Kwon says the demand for underground tanks will also continue to grow. While the largest application of the Terra blockchain remains by far the Anchor protocol, it cites all the other applications that are being created, including Prism, which it calls “a truly innovative and new interest rate swap protocol,” as well as gaming and cultural projects. The high interest rates on the underground reservoirs do not pose a risk to the project because they will decrease as the project matures, he says. He compares these huge returns with the decades of the 1990s, when commercial bank rates were high in many Asian countries. In the end, they fell as economies matured.
“Look, basically where I come from I have a very strong belief in decentralized ecosystem and decentralized money,” said Kwon, a South Korean who mostly splits time between his home country and Singapore. “I have great confidence that Terra will be the largest stablecoin in the next couple of years.”
According to Kuhn, the work necessary to get there means that the lifestyle of the King of the Lunatics is not at all comical. When he’s not working, he says he usually only spends time with his wife, who recently gave birth to her first child — a daughter, aptly named Luna. If you’d like to meet him in Singapore, he’d rather you join him for a walk at MacRitchie Reservoir so he can get some exercise.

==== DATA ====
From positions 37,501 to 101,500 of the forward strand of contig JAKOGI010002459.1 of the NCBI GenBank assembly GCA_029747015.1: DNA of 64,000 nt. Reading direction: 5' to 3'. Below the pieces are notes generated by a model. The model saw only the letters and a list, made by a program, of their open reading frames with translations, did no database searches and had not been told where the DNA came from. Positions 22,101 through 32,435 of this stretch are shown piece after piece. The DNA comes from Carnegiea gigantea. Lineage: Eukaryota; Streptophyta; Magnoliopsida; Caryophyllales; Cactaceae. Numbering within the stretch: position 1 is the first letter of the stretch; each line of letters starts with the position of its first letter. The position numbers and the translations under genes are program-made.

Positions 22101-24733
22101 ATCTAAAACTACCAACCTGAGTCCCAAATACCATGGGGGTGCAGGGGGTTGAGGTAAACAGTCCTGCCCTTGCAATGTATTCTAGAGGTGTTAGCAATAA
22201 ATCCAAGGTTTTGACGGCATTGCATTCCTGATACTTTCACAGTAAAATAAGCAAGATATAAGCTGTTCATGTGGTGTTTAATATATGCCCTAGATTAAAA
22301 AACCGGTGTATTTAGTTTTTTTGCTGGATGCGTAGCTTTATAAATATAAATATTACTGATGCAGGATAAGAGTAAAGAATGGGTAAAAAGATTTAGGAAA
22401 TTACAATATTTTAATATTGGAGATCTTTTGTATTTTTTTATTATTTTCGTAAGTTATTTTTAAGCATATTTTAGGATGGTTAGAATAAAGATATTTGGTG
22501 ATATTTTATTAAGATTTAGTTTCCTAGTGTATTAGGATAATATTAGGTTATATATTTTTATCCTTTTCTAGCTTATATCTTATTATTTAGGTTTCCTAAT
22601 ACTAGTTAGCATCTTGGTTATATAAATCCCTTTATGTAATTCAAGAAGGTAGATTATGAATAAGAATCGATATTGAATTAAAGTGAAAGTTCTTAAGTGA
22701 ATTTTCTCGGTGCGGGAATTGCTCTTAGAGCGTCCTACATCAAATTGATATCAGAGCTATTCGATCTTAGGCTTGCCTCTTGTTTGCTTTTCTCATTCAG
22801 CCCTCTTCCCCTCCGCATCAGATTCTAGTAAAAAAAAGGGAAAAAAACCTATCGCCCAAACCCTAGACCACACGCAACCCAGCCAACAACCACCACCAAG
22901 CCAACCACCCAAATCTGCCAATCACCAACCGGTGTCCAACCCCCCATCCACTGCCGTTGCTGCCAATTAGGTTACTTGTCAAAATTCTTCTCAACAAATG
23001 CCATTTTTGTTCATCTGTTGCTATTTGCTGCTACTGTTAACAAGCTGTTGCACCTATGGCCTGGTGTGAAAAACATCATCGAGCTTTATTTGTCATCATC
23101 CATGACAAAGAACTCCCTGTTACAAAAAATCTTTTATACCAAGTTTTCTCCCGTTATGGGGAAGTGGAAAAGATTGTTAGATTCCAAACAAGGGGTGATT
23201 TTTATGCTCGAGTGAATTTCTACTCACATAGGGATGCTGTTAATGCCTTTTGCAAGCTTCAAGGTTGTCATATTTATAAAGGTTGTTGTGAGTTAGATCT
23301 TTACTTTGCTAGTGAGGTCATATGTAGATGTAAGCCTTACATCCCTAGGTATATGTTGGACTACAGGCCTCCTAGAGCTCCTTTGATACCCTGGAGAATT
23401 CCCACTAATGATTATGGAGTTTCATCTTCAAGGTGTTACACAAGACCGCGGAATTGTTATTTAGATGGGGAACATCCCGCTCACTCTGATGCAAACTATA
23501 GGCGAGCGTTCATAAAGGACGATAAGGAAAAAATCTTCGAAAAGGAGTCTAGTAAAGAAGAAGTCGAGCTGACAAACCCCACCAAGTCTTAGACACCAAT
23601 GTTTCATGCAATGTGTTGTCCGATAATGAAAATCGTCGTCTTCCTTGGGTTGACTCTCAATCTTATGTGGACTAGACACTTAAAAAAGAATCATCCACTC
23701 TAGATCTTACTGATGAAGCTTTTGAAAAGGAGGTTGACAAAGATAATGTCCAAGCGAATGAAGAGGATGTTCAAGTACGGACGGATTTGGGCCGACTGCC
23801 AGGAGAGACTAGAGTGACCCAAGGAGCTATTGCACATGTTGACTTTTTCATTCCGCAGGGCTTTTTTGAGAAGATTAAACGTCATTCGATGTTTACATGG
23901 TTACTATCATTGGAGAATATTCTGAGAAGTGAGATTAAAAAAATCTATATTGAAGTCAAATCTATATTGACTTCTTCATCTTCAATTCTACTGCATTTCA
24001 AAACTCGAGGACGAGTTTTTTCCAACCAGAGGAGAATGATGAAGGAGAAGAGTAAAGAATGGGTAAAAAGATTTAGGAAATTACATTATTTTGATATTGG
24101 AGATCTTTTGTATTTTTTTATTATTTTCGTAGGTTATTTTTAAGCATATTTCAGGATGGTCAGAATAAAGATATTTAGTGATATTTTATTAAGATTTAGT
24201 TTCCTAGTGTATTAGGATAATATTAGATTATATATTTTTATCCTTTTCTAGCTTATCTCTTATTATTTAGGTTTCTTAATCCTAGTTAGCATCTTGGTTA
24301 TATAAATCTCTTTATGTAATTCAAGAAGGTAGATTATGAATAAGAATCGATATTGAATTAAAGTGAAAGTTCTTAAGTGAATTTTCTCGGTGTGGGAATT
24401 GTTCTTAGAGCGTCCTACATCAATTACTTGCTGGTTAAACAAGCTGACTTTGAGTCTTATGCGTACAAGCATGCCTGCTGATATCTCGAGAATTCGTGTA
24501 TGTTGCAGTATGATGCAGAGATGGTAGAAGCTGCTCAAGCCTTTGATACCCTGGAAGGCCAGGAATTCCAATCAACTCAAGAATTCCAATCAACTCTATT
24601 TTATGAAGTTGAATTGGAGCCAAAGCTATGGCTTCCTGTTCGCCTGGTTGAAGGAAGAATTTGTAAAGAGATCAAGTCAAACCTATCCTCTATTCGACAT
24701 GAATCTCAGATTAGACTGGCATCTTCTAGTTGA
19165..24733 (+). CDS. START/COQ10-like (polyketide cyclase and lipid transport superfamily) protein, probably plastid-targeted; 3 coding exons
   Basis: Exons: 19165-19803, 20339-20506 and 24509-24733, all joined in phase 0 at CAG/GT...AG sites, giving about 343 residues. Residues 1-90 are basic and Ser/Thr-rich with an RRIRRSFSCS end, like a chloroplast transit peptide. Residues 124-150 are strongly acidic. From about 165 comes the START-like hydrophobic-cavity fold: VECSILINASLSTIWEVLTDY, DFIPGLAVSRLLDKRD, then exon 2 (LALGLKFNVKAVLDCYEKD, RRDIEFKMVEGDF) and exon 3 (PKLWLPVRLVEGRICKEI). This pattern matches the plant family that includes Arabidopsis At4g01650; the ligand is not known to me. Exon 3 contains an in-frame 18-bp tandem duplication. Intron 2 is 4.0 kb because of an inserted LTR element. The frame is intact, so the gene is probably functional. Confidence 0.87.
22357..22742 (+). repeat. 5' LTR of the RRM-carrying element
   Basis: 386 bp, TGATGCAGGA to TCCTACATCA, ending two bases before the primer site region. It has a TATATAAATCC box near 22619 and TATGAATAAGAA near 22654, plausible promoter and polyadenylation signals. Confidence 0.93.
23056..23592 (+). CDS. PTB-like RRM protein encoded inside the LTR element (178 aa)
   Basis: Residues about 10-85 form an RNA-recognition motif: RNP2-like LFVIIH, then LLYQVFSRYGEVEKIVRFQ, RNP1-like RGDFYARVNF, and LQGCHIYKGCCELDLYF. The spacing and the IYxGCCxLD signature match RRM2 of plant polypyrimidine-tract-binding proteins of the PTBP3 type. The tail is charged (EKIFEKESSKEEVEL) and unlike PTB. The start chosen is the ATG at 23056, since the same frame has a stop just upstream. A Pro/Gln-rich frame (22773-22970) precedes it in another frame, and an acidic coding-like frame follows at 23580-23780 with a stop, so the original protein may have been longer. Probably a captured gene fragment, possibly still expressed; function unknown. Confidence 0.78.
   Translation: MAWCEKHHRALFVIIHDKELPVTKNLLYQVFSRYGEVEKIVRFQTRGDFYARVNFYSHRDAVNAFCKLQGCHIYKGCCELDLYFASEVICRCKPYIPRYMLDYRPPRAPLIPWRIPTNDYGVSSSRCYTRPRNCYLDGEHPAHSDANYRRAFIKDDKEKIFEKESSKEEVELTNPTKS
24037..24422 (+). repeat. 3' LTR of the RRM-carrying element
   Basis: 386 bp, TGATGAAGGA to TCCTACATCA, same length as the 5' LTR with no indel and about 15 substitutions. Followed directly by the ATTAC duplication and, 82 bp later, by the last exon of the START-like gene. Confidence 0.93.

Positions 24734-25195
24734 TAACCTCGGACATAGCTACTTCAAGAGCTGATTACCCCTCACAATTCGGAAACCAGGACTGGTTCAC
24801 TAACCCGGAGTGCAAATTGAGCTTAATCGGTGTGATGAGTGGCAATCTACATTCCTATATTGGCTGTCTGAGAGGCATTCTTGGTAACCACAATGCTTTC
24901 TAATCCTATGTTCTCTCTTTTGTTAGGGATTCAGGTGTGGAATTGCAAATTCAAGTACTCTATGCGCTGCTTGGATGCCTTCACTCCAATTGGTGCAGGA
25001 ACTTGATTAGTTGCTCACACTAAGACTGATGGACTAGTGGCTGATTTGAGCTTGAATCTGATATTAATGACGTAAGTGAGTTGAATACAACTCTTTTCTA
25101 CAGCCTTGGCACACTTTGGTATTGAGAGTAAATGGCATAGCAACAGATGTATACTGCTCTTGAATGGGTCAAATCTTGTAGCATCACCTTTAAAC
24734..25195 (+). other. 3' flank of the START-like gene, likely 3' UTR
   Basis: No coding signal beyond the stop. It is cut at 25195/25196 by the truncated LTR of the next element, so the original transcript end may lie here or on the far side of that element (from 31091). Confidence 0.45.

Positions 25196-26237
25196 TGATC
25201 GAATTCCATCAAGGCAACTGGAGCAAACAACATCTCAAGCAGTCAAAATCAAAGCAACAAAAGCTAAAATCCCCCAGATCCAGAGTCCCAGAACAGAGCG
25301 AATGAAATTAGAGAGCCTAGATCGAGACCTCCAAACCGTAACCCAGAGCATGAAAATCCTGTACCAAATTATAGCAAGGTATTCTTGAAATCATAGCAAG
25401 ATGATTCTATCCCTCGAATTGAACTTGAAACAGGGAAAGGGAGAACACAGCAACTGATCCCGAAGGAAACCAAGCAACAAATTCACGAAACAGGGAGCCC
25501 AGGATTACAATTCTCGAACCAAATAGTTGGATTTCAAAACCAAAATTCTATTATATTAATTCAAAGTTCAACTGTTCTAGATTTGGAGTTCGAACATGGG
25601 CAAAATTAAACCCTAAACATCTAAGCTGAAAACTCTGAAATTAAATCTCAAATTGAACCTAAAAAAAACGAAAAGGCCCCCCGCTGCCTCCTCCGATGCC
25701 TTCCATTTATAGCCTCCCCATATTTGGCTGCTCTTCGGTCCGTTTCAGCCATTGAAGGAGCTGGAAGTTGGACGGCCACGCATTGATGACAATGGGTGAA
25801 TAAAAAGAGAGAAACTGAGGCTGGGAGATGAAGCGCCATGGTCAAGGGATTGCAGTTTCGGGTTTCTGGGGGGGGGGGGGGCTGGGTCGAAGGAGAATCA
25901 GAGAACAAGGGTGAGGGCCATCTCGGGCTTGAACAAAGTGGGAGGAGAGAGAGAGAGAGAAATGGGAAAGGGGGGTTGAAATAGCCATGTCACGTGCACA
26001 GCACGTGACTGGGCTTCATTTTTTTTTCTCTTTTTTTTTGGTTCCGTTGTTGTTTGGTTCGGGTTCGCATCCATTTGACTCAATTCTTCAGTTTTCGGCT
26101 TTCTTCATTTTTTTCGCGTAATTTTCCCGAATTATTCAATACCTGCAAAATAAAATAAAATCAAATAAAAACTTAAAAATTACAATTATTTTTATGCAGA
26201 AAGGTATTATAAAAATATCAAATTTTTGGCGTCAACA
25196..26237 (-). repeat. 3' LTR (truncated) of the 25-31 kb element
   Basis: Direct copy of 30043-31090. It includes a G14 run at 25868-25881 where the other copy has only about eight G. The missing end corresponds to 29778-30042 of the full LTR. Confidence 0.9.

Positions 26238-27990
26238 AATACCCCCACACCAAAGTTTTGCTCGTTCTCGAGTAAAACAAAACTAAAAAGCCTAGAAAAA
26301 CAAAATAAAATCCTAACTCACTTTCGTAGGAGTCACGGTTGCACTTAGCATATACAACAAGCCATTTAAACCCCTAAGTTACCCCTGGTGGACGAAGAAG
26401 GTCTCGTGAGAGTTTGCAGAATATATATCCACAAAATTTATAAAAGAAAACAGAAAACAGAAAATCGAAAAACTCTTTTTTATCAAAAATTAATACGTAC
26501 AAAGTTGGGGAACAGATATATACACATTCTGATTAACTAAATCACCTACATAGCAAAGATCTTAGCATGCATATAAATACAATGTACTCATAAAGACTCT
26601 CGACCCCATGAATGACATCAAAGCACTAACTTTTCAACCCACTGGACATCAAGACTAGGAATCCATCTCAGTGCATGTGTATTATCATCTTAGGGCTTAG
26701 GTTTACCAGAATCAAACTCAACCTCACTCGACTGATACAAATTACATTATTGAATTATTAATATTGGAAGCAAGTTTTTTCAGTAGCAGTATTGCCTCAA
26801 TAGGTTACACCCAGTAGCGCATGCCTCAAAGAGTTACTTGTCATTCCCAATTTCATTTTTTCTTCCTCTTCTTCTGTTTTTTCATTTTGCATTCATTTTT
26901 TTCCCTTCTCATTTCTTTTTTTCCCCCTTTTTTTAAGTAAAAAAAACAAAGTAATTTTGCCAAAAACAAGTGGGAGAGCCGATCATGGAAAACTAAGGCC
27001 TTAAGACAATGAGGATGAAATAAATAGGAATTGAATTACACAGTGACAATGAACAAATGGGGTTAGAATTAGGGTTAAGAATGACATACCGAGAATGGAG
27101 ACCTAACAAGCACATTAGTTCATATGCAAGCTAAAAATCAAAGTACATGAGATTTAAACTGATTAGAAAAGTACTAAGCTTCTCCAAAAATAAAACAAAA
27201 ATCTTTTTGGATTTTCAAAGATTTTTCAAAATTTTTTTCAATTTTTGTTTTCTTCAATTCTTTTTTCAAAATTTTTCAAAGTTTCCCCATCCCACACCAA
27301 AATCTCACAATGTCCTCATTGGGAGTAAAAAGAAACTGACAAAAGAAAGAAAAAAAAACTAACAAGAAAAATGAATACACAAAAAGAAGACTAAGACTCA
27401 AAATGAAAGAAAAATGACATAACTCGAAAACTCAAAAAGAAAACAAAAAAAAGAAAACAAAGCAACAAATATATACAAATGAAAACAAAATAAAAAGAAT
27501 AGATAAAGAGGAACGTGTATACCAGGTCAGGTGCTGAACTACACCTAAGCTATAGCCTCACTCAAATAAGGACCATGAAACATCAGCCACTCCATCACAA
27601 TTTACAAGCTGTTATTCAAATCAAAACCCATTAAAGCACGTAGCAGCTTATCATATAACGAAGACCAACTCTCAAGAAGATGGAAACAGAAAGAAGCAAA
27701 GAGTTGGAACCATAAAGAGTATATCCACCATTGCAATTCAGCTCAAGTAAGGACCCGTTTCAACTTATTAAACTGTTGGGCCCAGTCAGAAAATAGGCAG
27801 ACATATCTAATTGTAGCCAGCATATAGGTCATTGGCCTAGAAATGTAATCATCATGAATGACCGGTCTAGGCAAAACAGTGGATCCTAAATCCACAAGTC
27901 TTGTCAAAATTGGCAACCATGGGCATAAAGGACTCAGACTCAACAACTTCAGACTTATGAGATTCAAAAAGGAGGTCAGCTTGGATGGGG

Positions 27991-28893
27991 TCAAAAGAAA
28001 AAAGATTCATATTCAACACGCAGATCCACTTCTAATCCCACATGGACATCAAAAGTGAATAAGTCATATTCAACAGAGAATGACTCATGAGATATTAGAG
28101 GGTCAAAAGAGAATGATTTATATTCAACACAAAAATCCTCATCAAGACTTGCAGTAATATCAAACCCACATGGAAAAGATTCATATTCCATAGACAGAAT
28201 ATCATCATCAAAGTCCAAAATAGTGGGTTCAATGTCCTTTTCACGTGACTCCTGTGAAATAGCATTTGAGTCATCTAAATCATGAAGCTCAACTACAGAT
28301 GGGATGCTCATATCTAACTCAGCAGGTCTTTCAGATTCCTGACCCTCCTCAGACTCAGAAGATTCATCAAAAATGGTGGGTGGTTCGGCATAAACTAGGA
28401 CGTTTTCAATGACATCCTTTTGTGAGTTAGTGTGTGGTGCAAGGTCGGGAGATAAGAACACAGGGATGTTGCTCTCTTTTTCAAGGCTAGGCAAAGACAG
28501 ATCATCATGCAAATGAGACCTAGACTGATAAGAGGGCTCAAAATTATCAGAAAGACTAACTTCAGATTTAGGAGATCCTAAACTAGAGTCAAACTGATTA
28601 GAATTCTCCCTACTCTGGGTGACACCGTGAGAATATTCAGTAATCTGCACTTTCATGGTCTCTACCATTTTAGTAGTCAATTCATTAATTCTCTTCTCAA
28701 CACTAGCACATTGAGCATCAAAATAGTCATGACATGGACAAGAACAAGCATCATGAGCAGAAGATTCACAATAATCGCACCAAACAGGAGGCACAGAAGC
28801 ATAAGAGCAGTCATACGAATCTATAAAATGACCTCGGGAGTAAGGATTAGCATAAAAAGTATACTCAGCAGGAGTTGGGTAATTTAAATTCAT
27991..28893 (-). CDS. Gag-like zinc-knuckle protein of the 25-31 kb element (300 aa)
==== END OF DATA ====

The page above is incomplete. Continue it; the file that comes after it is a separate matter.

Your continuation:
Kwon also doesn’t have as much time as he once did to play StarCraft, a futuristic outer space video game that has inspired a lot of terminology for the blockchain project – and inspired many of Kwon’s interactions with both fans and trolls. In the game, Terrans are humans exiled from Earth who “experience at adapting to any situation,” as Wikipedia says.
So Kwon and his project Tera are also adapting. He doesn’t ignore the Romans’ progress and the various bits of analysis that they hurl at him like boulders from a stone: “It’s like a million data points that come in from all kinds of different places. And you sort of synthesize, and then you try, you know, to give your best.”
Back in Miami, Novogratz has sized the Kwon hub for bitcoin as a reserve asset to support terrestrial treasuries.
“Not without risks, is it?” He told the audience in his keynote address at the conference. “It’s in this shift now. The plan is to buy 10 billion dollars worth of bitcoin. As this ecosystem grows, that number will increase. All good as long as there is no bank rundown.”